Chosen Spirits is an anti-dystopian novel set in Delhi – an ever-transforming city in the late 2020s. When Joey impulsively rescues her childhood-friend Rudra, she sets in motion a chain of events leading to a fascinating plot. Best known for his fantasy and science-fiction work, Basu also co-wrote the 2019 Netflix film House Arrest.
5. These, Our Bodies, Possessed by Light (Dharini Bhaskar)
This is a remarkable debut novel about (un)sanctioned memory, uncommon love, and the claims of familial history. By entering Deeya’s life, Neil offers her a new identity separate from an affair and a tolerable marriage. Now, Deeya has to choose between upending her family’s history and building a narrative of her own. The author was the former editorial director of Simon and Schuster India. She was also selected for the Caravan’s Writers of India Festival, Paris.
6. Moustache (S. Hareesh)
Originally published in Malayalam as Meesha, Moustache highlights the social history of the Kuttanad region in Kerala. Vavachan is a Pulayan who gets to play a policeman with a huge moustache in a musical drama. But he becomes the subject of many legends when he goes against the traditions of his people and refuses to shave off his moustache. S. Hareesh is also the author of three short-story collections and two screenplays.
7. A Burning (Megha Majumdar)
A Burning covers the lives of three unforgettable characters, who aim for social mobility, in terms of class, power and fame, amidst a terrorist attack on a train. Consequently, it covers themes like corruption, justice and extremism. A Burning is Majumdar’s debut novel. She was born in Kolkata and attended college at Harvard and Hopkins University.
8. A Ballad of Remittent Fever (Ashoke Mukhopadhyay)
Set in the late 19th-20th century Calcutta, this is the story of the city’s most celebrated physicians – The Ghoshals – amidst several epidemics. “History has repeatedly told the world that such medical heroism is equated with white people but this narrative challenges that,” comments the jury. An MBA from Calcutta University, according to the author this book is ‘the outcome of 5-year labour of love.’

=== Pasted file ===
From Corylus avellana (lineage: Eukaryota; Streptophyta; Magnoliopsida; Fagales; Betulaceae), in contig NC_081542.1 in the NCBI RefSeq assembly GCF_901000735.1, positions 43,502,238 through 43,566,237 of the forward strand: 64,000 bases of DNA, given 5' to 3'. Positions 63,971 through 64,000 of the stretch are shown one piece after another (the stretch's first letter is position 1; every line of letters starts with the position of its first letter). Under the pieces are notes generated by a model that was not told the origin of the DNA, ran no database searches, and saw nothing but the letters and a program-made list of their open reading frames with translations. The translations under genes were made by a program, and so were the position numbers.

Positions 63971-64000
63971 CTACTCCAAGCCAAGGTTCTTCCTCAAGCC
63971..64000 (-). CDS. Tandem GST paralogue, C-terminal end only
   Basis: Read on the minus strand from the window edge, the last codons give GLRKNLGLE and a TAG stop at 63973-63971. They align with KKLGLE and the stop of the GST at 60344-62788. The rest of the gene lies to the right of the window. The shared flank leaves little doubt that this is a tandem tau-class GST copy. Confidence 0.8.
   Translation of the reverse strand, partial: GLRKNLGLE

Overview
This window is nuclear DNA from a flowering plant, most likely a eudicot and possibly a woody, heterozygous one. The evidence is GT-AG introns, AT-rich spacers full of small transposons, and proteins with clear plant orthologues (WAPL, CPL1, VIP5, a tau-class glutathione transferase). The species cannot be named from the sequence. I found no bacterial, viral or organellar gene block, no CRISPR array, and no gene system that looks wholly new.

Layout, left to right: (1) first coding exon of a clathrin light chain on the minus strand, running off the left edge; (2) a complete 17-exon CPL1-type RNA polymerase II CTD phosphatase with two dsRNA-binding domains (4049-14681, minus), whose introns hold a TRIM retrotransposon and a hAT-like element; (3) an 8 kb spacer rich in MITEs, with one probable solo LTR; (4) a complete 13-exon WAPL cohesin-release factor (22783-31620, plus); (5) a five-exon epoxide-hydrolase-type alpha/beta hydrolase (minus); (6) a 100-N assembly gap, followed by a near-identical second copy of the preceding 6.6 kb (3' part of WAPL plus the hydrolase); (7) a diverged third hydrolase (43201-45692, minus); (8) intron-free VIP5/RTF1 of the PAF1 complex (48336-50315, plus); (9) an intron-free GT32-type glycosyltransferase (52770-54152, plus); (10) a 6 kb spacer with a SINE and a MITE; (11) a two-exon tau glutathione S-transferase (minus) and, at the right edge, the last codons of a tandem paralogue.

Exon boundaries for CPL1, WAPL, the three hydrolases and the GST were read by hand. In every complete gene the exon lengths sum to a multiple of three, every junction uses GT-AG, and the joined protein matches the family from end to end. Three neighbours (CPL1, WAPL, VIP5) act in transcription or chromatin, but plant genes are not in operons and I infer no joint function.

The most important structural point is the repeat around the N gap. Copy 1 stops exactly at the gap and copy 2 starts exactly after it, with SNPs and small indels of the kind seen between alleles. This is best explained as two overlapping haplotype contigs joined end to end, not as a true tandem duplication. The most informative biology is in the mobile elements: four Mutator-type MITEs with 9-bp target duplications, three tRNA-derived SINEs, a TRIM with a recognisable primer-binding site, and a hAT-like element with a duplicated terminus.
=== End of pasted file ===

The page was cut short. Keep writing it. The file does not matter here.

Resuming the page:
9. The Machine is Learning (Tanuj Solanki)
As the name suggests, this book takes a plunge into the world of Artificial Intelligence and narrates how technology should be handled with care. Saransh works at a life insurance company which is developing a secret AI project. This thus challenges Saransh’s conscience as the project has the potential to destroy the lives of many. The Caravan, Hindu Business Line, DNA, Out of Print, etc. have also published Solanki’s short fictions.
10. Prelude to a Riot (Annie Zaidi)
It revolves around the story of three generations of two families, one Hindu and the other Muslim, living in a small town while a spectre of religious intolerance haunts them. The book thus includes a diverse set of characters and an unusual narrative. As for the author, she is the recipient of the 2019 Nine Dots Prize and her work has also appeared in various anthologies and literary journals.
ALSO READ ‘BOOK REVIEW: THE NAMESAKE’